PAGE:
Nextera’s Next Era in Cherry-Picking Machine Design

Nextera HealthCare has a hot new brag: These results were not risk adjusted. But they desperately need to be. The St Vrain Valley School District had this health benefit structure for its employees during the period studied: The school district’s 10% coinsurance rate for the PPO predates the arrival of the Nextera option. The schoolContinue reading “Nextera’s Next Era in Cherry-Picking Machine Design”

The mixed bag of Milliman earns a final grade: B

Skillful actuarial work on risk adjustment. A clear warning against relying on studies that ignored risk adjustment. Implicit repudiation of a decade of unfounded brags. An admirable idea on “isolating the impact of DPC model” from the bad decisions of a studied employer. But then, a failure to realize an important prerequisite for performing thatContinue reading “The mixed bag of Milliman earns a final grade: B”

The raw downstream cost claims data fed into Miliman’s “isolation” model were imprinted with Union County’s (likely pro-DPC) model of downstream cost-sharing.

Note. The foregoing post was essentially completed and copied to Milliman in late May or early June 2020. In a footnote to an internet essay at the end of June, two members of the Milliman team presented new material addressing the issues raised below. I will address this new material in a new post. InContinue reading “The raw downstream cost claims data fed into Miliman’s “isolation” model were imprinted with Union County’s (likely pro-DPC) model of downstream cost-sharing.”

Attn: AEG/WP. Milliman study implies 12.6% downstream care cost reductions for DPC.

The AEG/WP plan still isn’t likely to work. A $95 PMPM fee, increasing at the same rate as other medical expenses, and coupled to a 12.6% reduction down stream would evaporate all of AEG/WP’s claimed billion savings. “Healthcare Innovations in Georgia:Two Recommendations”, the report prepared by the Anderson Economic Group and Wilson Partners (AEG/WP) forContinue reading “Attn: AEG/WP. Milliman study implies 12.6% downstream care cost reductions for DPC.”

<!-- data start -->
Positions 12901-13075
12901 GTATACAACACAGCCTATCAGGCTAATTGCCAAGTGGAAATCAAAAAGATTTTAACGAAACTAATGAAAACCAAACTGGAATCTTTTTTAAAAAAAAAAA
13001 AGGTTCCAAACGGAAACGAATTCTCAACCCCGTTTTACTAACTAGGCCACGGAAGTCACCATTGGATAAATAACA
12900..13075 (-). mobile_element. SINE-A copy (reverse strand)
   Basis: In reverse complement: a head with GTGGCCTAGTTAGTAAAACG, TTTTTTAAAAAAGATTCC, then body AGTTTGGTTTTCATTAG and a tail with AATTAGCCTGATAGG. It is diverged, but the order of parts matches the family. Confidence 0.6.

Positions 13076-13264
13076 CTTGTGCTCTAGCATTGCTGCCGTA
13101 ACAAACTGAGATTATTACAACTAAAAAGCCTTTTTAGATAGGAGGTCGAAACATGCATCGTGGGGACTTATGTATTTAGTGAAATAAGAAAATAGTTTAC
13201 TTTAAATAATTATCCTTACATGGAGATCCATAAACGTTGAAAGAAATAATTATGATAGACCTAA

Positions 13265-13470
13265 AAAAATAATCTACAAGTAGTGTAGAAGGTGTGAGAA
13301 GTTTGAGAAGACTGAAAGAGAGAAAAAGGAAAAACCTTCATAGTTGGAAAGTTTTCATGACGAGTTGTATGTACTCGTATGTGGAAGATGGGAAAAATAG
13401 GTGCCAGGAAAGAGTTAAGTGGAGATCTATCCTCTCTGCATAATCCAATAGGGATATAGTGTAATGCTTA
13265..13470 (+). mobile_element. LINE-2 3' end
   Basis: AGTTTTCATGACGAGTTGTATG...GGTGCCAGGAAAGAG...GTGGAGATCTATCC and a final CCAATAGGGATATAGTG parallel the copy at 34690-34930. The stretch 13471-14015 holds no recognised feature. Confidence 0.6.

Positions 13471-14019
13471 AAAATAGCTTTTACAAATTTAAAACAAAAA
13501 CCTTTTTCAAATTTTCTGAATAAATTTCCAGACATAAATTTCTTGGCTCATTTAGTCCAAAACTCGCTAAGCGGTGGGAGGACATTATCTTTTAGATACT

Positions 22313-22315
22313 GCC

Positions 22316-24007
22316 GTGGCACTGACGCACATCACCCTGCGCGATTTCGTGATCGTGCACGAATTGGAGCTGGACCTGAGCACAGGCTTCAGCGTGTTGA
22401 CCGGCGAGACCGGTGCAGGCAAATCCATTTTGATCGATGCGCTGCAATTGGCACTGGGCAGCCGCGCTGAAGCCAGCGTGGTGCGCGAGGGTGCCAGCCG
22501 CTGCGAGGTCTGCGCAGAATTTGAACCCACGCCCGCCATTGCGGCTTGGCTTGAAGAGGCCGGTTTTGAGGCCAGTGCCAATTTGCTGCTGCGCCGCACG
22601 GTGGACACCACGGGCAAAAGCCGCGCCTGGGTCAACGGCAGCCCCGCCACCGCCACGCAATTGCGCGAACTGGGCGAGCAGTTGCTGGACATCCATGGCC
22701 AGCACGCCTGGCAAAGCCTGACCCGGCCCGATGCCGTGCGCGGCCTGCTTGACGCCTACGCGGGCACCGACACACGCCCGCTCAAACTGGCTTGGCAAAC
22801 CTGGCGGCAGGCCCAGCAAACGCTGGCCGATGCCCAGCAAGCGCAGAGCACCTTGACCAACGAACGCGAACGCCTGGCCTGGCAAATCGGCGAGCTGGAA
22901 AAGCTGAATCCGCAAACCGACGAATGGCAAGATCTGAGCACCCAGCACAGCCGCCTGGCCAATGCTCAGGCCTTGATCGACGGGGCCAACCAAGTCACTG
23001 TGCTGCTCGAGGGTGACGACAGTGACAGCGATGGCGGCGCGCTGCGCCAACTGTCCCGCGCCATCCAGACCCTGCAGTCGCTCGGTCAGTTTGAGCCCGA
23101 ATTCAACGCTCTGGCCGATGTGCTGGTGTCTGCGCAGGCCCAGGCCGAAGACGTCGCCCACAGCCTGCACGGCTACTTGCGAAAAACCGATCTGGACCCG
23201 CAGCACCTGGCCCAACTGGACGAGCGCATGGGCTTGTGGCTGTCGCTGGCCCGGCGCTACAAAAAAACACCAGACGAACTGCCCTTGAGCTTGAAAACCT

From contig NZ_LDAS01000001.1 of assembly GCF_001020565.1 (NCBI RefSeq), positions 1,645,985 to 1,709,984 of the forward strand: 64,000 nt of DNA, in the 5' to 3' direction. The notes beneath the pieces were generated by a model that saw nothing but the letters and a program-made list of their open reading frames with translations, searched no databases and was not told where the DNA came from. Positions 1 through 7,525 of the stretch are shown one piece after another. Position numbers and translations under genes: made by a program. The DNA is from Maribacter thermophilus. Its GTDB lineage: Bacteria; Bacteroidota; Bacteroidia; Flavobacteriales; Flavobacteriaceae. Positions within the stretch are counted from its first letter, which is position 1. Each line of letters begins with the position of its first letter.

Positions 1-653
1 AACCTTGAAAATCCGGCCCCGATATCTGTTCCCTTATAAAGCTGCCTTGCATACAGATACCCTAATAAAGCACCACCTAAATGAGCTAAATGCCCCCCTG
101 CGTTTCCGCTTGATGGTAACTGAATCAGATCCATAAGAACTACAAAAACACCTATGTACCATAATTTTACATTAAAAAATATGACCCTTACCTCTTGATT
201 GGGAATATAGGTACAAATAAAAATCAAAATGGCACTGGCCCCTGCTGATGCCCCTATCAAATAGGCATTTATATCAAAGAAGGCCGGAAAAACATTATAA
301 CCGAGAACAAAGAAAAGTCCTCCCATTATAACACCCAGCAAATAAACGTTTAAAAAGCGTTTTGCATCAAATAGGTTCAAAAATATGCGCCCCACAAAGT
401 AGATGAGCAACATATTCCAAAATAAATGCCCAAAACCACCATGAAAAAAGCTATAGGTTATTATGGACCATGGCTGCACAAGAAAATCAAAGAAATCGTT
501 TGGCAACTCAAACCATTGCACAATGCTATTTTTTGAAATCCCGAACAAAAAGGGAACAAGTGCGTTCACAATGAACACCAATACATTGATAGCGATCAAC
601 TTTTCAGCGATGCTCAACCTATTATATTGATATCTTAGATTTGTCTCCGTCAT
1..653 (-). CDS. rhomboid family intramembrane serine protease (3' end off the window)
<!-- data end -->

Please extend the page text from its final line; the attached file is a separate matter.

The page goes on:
Milliman’s valuation of DPC health care services at $8 PMPM rests on faulty data.

If I were a direct primary care practitioner, I’d be mildly miffed at Milliman’s reducing what I do to a series of CPT codes. I’d be more worried by Milliman’s team setting the value of my health care services at $8 PMPM. The $8 PMPM figure Milliman declared as the health care service utilization toContinue reading “Milliman’s valuation of DPC health care services at $8 PMPM rests on faulty data.”

ATTN: Milliman. Even if Union County had not waived the $750 deductible, the County still would still have lost money on DPC.

The lead actuary on Milliman’s study of direct primary care has suggested that the employer (Union County, NC, thinly disguised) would have had a positive ROI on its DPC plan if it had not waived the deductible for DPC members. It ain’t so. Here’s the Milliman figure presumed to support that point. It is trueContinue reading “ATTN: Milliman. Even if Union County had not waived the $750 deductible, the County still would still have lost money on DPC.”

For Qliance, a plausible net savings is 6.8%

There are three main steps to get from a 19.6% savings claim by Qliance to a plausible number: (1) examining the validity of Qliance’s claim that it collected $251 more per employee than the employers were spending for fees for service primary; (2) including the drug costs which Qliance chose to omit from the dataContinue reading “For Qliance, a plausible net savings is 6.8%”

Union County Direct Primary Care in a nutshell.

Union County is estimated by Milliman to have lost money. The odds that Union County saved more than 5.2% are less than one in twenty. The odds that Union County saved 28% or anything near that are miniscule. Do you remember when DPC was claimed to be saving Union County $1.25 Million per year? SoContinue reading “Union County Direct Primary Care in a nutshell.”

dpcreferee’s 2017 op-ed on Union County’s failure to save with DPC proved to be almost spot on.

In February 2017, I sent the op-ed piece below to the Charlotte Observer. It was not selected for publication. But it has been proven accurate in a detailed, independent study by team of health care actuaries from a firm of highly regarded actuaries known widely for its health care work. The study was prepared forContinue reading “dpcreferee’s 2017 op-ed on Union County’s failure to save with DPC proved to be almost spot on.”